The Rome Experience Students Dome FecteauClose the books and turn off the lights. For hands-on learning, there’s nothing better than the real thing.

By Dr. Steven L. Bridge

From May 10 to the 26, I had the good fortune of leading a group of SJC Honors students to Rome. I was assisted in this endeavor by fellow faculty members Camilla Fecteau and Chris Callaway. The primary purpose of this trip was to allow students the opportunity to experience first-hand some of the topics that they initially learned about in their Introduction to the Judeo-Christian Tradition course. To this end, we visited a variety of historical, cultural, and religious sites throughout Rome and beyond.

There were many highlights of this trip. Of course, we managed to hit all of the quintessential tourist spots, including the Trevi Fountain, the Spanish Steps, the Pantheon, the Coliseum, the Roman Forum, Palentine Hill, and Circus Maximus. Students also toured the ruins of Pompeii, hiked up Mount Vesuvius, strolled through the Borgese Gardens, trod along the Appian Way, shopped the Italian leather districts, and clocked some beach time in Anzio. Throughout our stay, we sampled a wide variety of fresh, artisanal pasta dishes, brick oven pizzas, decadent bakery creations, and dozens of “life-transforming” gelato flavors.

These experiences aside, the real heart of this course remained the religious elements. We attended a General Audience with Pope Francis in St. Peter’s Square. Despite being engulfed by a throng of thousands, I somehow managed to wind up about seven feet away from His Holiness. The vehicle he was traveling in just happened to pause right in front of me. I got a great picture of him as he stopped for a brief moment to embrace a young child. The joy that Pope Francis exudes is contagious, and the gathered crowd was absolutely thrilled to see him.

My favorite part of this trip has been seeing all the different sites and ruins that you normally only see in pictures. It’s different to see them in person.”
—Charlotte Mattingly

The very next day, our group surveyed the myriad historical and artistic treasures of the Vatican Museum. We encountered early Christian sarcophagi, world-class statuary, ornate tapestries, antique Roman maps, and Renaissance masterpieces. But the “crown jewel” of the experience had to have been Michelangelo’s incredible Sistine Chapel. The aesthetic power of his frescos combined with this place’s historical and religious import—this is, after all, the very room in which the world’s cardinals gather to elect new popes—make this space singularly unique.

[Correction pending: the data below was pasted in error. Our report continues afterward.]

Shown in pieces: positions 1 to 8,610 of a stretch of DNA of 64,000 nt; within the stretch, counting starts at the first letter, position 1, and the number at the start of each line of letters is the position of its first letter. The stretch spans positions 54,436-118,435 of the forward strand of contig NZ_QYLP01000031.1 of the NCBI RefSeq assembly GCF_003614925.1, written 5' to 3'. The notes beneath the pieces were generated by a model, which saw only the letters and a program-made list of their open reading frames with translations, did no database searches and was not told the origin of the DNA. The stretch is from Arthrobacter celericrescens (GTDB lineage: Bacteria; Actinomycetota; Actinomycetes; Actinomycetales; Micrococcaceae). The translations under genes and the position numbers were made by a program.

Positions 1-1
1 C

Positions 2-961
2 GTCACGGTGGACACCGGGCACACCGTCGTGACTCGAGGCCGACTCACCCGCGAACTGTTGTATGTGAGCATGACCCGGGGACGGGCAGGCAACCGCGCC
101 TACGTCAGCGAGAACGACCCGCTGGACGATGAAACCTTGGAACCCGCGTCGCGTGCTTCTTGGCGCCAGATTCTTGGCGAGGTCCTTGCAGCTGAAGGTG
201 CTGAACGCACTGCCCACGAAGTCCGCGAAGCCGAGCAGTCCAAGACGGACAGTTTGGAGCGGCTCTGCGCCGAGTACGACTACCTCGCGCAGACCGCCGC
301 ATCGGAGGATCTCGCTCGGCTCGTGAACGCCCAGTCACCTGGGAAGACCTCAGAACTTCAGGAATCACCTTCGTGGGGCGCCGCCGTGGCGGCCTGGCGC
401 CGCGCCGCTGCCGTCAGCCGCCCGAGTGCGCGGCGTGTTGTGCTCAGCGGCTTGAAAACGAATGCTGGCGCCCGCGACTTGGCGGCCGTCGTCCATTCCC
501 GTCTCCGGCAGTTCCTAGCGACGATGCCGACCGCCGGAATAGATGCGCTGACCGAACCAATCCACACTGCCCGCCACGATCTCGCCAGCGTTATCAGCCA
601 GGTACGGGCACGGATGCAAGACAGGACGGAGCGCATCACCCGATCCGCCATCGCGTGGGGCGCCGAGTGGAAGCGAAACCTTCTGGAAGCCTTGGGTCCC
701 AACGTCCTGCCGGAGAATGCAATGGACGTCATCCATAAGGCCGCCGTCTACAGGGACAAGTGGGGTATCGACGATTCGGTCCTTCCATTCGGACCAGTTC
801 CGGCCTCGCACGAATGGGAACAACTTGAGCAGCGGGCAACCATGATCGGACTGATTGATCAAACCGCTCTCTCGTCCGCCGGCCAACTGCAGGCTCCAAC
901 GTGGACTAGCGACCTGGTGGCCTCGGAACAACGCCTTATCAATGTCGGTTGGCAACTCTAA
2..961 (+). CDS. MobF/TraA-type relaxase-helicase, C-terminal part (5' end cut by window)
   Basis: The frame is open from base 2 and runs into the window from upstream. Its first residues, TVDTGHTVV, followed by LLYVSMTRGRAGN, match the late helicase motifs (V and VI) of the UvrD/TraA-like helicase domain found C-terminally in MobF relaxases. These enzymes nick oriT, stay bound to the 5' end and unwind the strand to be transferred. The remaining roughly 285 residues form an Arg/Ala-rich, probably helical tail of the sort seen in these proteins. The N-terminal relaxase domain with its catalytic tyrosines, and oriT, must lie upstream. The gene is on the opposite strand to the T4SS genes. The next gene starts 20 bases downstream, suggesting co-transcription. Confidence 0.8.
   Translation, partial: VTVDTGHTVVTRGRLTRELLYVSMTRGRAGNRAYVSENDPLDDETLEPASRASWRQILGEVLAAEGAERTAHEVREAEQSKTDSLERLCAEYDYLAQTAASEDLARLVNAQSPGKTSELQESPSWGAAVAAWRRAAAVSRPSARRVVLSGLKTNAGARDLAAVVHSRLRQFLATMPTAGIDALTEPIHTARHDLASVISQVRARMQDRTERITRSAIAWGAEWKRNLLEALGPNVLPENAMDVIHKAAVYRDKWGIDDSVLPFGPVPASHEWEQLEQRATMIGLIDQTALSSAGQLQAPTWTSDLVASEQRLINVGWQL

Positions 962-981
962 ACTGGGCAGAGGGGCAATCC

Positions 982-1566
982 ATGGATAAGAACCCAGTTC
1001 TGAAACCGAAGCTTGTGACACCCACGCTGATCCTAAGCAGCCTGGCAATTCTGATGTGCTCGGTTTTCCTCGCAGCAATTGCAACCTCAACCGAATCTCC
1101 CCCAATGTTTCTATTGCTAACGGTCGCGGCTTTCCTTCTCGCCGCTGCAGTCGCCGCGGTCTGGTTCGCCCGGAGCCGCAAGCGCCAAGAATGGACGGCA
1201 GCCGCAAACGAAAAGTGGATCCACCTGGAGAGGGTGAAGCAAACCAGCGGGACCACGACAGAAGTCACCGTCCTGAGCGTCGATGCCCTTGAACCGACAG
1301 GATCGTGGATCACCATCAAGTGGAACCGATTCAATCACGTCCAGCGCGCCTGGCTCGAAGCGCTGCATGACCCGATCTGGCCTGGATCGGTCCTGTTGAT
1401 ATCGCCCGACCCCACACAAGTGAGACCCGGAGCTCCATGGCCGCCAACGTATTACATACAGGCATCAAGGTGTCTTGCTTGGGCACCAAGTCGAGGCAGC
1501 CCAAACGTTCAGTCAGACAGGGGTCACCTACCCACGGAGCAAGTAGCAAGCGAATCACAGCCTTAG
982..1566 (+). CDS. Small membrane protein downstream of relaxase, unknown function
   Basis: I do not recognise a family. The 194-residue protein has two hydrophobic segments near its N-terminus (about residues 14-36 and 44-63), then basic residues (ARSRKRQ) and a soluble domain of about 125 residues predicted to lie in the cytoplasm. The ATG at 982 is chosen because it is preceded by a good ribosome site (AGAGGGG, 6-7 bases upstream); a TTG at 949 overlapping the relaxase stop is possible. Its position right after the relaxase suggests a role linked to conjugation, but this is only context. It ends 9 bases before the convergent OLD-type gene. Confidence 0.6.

There are four major basilicas in Rome, and significant time was devoted to them. Of course, St. Peter’s is the largest and most prominent. There, we encountered Michelangelo’s Pieta, Bernini’s baldachin, and Pope John Paul II’s tomb. We climbed 320 narrow (and at times, claustrophobia-inducing) stairs to the cupola, which rewarded us with an unparalleled 360-degree view of Rome. We also ventured deep beneath the foundations of the church itself into the first-century pagan necropolis where Saint Peter himself was (and still is) buried.

The remaining three basilicas include St. Mary Major, which houses what is reputed to be the wooden planks of Jesus’ manger; St. John Lateran, which features larger-than-life statues of the disciples, each of whom bears the implements of their martyrdom; and St. Paul’s Outside the Wall. In addition to housing the sarcophagus and bones of its namesake, this church features a beautifully serene rose garden courtyard and a series of small museums dedicated to archaeological finds at the site, saintly relics, and Vatican II. Also located here are the 266 mosaic portraits of the popes, in chronological order, from Saint Peter all the way down to Pope Francis.

The timing of our Rome trip was especially fortuitous in two respects. First of all, it coincided with the public exhibition of the Shroud of Turin. This linen cloth—purportedly that of Jesus’—has only been on display twice in the last 15 years, and even then, only for a few months at a time. We took advantage of this opportunity and hopped aboard the bullet train to Turin. I’ve been intrigued by the Shroud for decades, so getting a chance to finally see this mysterious and enigmatic artifact for myself was a rare and meaningful privilege.

Our trip also coincided with the liturgical feast of Pentecost. We managed to obtain tickets to the Mass at St. Peter’s, celebrated by Pope Francis. It was attended by thousands of laity, hundreds of priests, dozens of bishops, and the Vatican choir. Although conducted in Latin, the entire service was translated into English in our programs. Several of the students described this event as the highlight of their trip. Indeed, witnessing such a diverse crowd from every corner of the earth gathered together to share in, practice, and celebrate this common faith—on Pentecost, no less—could not have better epitomized the notion of the “catholic” (lit. “universal”) church. It’s certainly not a lesson I could have likewise conveyed in the classroom.